One emotion that shapes our behavior is anger, and Martin Luther King Jr
knew of the power that came packed in this emotion .
King had reason enough to be provoked, time and again. He was physically threatened and attacked by bigoted people, repeatedly jailed by state authorities (sometimes on trivial traffic violations), harassed by the FBI and even vilified by fellow black leaders who preferred more aggressive forms of resistance.
In his autobiography, King wrote about this incident that occurred in 1943: “When I was 14, I traveled from Atlanta to Dublin, Georgia with a dear teacher of mine, Mrs. Bradley (to) participate in an oratorical contest. We were on a bus returning to Atlanta. Along the way, some white passengers boarded the bus, and the white driver ordered us to get up and give the whites our seats. We didn’t move quickly enough to suit him, so he began cursing us. I intended to stay right in that seat, but Mrs. Bradley urged me up, saying we had to obey the law. We stood up in the aisle for 90 miles to Atlanta. That night will never leave my memory. It was the angriest I have ever been in my life.”
Great leaders often have a strong capacity to experience anger. It wakes them up and makes them pay attention to what is wrong in their environment, or in themselves. Without anger, they would not have the awareness or the drive to fix what is wrong.
But they also know the downside of anger, and wage a firm battle to tame it within themselves. One such moment for King came when, in December 1955,he led talks with the authorities in Montgomery, Alabama on negotiating the end of the bus boycott that was hurting both whites and African Americans. He realized that the whites were not ready to give up their segregation privileges, the talks were heading for a stalemate, and, what was more, the other party was trying to portray King as the sole stumbling block to an agreement.
“That Monday I went home with a heavy heart,” he wrote in his autobiography. “I was weighed down by a terrible sense of guilt, remembering that on two or three occasions I had allowed myself to become angry and indignant. I had spoken hastily and resentfully. Yet I knew that this was no way to solve a problem. ‘You must not harbor anger,’ I admonished myself. ‘You must be willing to suffer the anger of the opponent, and yet not return anger. You must not become bitter. No matter how emotional your opponents are, you must be calm.'”
Only by taming his own anger did King earn the right to become a messenger of peaceful struggle to the people of the nation. An acid test came his way on a night in 1956 when his home in Birmingham, Alabama was bombed by white extremists. In his autobiography, he wrote: “While I lay in that quiet front bedroom, I began to think of the viciousness of people who would bomb my home. I could feel the anger rising when I realized that my wife and baby could have been killed. I was once more on the verge of corroding hatred. And once more I caught myself and said: ‘You must not allow yourself to become bitter’.”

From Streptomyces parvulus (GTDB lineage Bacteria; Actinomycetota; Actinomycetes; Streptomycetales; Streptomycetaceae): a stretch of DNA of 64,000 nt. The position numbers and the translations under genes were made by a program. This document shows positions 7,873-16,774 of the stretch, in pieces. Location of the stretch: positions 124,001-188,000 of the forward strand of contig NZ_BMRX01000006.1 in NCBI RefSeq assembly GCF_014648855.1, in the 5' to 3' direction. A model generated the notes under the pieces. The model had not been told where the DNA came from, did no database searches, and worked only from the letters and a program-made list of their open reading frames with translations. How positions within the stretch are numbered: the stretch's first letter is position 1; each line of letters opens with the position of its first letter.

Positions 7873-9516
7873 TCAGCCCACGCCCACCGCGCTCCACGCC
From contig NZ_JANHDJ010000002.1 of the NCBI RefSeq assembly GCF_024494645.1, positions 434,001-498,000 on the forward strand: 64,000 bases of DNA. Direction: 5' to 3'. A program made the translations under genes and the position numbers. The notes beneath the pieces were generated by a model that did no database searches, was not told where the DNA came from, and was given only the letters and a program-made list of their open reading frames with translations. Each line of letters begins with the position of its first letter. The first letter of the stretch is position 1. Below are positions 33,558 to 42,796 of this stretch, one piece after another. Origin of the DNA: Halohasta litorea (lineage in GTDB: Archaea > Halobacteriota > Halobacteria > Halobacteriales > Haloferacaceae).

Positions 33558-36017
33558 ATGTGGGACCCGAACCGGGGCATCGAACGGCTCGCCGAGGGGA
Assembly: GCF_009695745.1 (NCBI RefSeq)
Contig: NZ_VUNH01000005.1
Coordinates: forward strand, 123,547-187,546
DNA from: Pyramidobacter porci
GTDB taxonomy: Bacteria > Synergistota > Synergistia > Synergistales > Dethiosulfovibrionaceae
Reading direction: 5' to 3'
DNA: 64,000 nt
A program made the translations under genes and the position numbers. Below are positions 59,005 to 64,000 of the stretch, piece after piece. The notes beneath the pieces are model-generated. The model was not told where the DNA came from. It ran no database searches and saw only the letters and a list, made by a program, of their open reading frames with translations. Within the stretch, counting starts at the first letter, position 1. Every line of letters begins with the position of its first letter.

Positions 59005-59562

That night, he didn’t just quell his own stirring for vengeance, but also that of the restless and roused masses who were outside his house, angered and ready to strike a blow at the establishment until they were soothed and moved by his words: “We are not advocating violence. We want to love our enemies. I want you to love our enemies. Be good to them. Love them and let them know that you love them.”
In September 1962, as King sat on the stage during an Southern Christian Leadership Convention, a white member of the Nazi party jumped up to the podium and punched him several times in the face. As the security guards rushed to his help and pulled away the hate-filled youth, King responded, calmly, that he would not press charges. In response, he said in Martin Luther King on Leadership: “The system that we live under creates people such as this youth. I am not interested in pressing charges. I’m interested in changing the kind of system that produces this kind of man.”
Great leaders do not ignore their anger, nor do they allow themselves to get consumed by it. Instead, they channel the emotion into energy, commitment, sacrifice, and purpose. They use it to step up their game. And they infuse people around them with this form of constructive anger so they, too, can be infused with energy commitment, sacrifice and purpose. In the words of King in Freedomways magazine in 1968, “The supreme task [of a leader] is to organize and unite people so that their anger becomes a transforming force.”